1. This seems to be the page for comments that don't fit elsewhere! I would have started a new page for you but thought you might not see it. The material about this is certainly vague-- in the transcript they seem to be saying that he tried to kill the cat, but people commenting seem to assume that he actually did kill it. I agree that it's a good thing to get these people convicted (for a change) and I would point to the definitions of types of child abuse given on the National Incidence Study of Child abuse and Neglect to show that confining him and isolating him are both examples of abuse, although not directly physically harmful. As for the disparity in treatment, certainly that is undesirable, but I don't think there has been any "official" statement about this-- although it could count as isolation, I suppose.

      A point that is rarely mentioned is that the other children are endangered when encouraged or allowed to abuse the target child. A family in which a girl threatens with a loaded gun, and is simply made to apologize, is one in which that girl's development is threatened with distortion by having such behavior accepted as normal. In a case some years ago, a mother enlisted the help of a 7-yer-old daughter in forcing a younger child to drink excessive amounts of water. The younger child died, and in the indictment of the mother was included her endangerment of the 7-year-old through her actions.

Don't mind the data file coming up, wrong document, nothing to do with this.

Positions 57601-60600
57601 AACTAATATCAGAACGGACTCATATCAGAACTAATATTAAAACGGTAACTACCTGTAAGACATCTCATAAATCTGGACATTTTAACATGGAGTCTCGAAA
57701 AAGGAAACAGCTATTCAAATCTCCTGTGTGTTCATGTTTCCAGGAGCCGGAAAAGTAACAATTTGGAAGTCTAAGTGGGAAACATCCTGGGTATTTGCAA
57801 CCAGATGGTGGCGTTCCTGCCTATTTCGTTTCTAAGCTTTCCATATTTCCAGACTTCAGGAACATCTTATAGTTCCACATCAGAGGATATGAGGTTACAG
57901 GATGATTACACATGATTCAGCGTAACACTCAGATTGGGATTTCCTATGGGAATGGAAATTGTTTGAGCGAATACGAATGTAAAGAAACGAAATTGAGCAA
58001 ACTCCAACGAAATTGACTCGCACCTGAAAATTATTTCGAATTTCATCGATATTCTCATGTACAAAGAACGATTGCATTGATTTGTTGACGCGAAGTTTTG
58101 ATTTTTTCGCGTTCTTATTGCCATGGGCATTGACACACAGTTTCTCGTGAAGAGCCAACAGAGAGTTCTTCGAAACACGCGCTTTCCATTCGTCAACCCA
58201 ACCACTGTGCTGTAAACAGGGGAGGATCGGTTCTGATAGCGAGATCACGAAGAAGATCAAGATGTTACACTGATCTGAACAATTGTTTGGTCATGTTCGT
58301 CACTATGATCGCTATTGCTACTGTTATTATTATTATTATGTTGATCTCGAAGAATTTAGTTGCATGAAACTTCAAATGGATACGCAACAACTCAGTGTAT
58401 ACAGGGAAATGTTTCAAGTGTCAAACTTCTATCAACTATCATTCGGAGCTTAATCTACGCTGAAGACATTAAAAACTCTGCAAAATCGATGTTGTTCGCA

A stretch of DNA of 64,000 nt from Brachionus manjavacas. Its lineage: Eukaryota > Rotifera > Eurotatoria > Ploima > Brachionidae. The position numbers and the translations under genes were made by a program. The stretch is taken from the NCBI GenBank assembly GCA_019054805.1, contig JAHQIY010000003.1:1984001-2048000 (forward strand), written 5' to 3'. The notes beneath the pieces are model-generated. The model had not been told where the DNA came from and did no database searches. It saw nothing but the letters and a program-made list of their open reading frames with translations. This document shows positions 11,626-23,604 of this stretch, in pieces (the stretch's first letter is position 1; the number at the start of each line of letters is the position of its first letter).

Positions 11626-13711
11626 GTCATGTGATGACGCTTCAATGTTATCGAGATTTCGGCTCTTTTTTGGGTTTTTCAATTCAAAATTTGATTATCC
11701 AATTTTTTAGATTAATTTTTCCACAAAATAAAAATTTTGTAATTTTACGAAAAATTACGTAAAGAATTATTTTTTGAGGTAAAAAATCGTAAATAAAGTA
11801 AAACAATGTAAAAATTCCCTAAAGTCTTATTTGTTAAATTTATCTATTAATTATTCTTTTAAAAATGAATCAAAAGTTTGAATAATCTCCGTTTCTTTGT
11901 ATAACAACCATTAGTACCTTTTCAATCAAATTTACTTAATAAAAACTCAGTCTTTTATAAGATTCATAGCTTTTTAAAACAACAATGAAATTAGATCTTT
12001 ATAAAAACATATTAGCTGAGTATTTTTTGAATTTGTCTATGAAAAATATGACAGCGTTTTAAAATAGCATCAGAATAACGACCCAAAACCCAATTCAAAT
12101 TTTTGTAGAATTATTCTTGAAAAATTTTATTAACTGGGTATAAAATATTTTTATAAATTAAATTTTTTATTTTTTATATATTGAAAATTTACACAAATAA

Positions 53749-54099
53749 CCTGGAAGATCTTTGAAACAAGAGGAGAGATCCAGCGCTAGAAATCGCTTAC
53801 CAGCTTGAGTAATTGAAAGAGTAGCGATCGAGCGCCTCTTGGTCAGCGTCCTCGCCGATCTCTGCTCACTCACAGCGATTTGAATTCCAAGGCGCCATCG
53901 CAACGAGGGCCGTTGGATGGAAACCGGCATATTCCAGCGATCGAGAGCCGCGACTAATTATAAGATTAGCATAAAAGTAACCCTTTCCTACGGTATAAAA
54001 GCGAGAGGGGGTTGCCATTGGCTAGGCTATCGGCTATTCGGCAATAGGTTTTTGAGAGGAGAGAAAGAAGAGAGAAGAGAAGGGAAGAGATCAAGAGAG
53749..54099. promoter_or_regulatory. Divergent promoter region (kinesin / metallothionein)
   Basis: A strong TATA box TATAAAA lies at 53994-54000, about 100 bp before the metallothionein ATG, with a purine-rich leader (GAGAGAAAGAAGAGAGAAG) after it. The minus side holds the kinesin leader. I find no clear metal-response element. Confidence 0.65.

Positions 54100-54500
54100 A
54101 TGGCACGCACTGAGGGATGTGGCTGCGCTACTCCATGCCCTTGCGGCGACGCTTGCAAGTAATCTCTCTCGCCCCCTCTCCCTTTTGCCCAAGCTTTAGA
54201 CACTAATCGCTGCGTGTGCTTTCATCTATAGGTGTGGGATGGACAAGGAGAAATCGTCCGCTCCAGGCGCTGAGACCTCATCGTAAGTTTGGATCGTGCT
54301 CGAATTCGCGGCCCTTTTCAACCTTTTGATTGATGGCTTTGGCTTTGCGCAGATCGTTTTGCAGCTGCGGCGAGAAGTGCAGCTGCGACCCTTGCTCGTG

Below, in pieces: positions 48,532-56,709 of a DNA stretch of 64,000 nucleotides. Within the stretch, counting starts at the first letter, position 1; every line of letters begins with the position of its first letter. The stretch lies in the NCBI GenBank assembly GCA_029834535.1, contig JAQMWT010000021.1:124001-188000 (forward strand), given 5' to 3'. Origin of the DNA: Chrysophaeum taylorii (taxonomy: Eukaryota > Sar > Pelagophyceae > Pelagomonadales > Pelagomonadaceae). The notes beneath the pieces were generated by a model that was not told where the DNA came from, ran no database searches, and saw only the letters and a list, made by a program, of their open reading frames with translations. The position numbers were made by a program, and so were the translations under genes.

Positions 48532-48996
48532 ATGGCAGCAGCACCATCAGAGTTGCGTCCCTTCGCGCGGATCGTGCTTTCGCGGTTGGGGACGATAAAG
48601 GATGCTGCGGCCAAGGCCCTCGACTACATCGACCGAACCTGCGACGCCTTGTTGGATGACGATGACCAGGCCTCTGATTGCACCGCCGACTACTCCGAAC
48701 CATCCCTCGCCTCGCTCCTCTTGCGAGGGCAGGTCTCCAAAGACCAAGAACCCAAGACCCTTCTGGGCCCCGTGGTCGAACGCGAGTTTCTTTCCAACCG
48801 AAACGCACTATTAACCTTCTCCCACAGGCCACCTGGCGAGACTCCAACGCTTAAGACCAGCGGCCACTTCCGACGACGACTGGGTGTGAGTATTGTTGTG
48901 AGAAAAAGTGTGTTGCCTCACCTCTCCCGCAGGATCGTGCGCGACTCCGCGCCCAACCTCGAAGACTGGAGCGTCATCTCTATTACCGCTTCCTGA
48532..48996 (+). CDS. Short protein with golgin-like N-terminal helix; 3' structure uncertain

It would be so helpful if we could know whether this was "common-or-garden" abuse or whether advice from Nancy Thomas was involved.

  2. Hello sir,my baby is ten months old born four weeks early ,actually I have monozygotic twin one was iud,he is very happy ,have a great eye contact,laughs,giggles,follow my simple commands like clapping ,hello,have both separation and stranger anxiety ,find hidden objects. But my little concern is because of that few days ago he started saying papa but now he stops .he babble some words like ba ga mm but doesn't say papa,is he not autistic. .I am so much tensed about it otherwise he is very active baby

    1. Dear Arun-- I hope you find this answer here. I had to move your comment because there is no more room for comments on the page you used.

      I don't think there is any reason in what you described to be concerned about autism in your baby. Although it is true that autistic children may lose language ability, this is usually evident after they have developed much more speech. It is really common that babies do things once, or even for a day or two, and then don't do them any more for quite a while, after which they develop the ability in a more permanent way. For example, you might see a child stand alone for a little while at 8 months, then not do it again until 11 months. In any case, your baby is still making speech sounds, even if they are not recognizable words, so I doubt that this is evidence of autism. Good luck, and I expect he will be saying Papa again quite soon!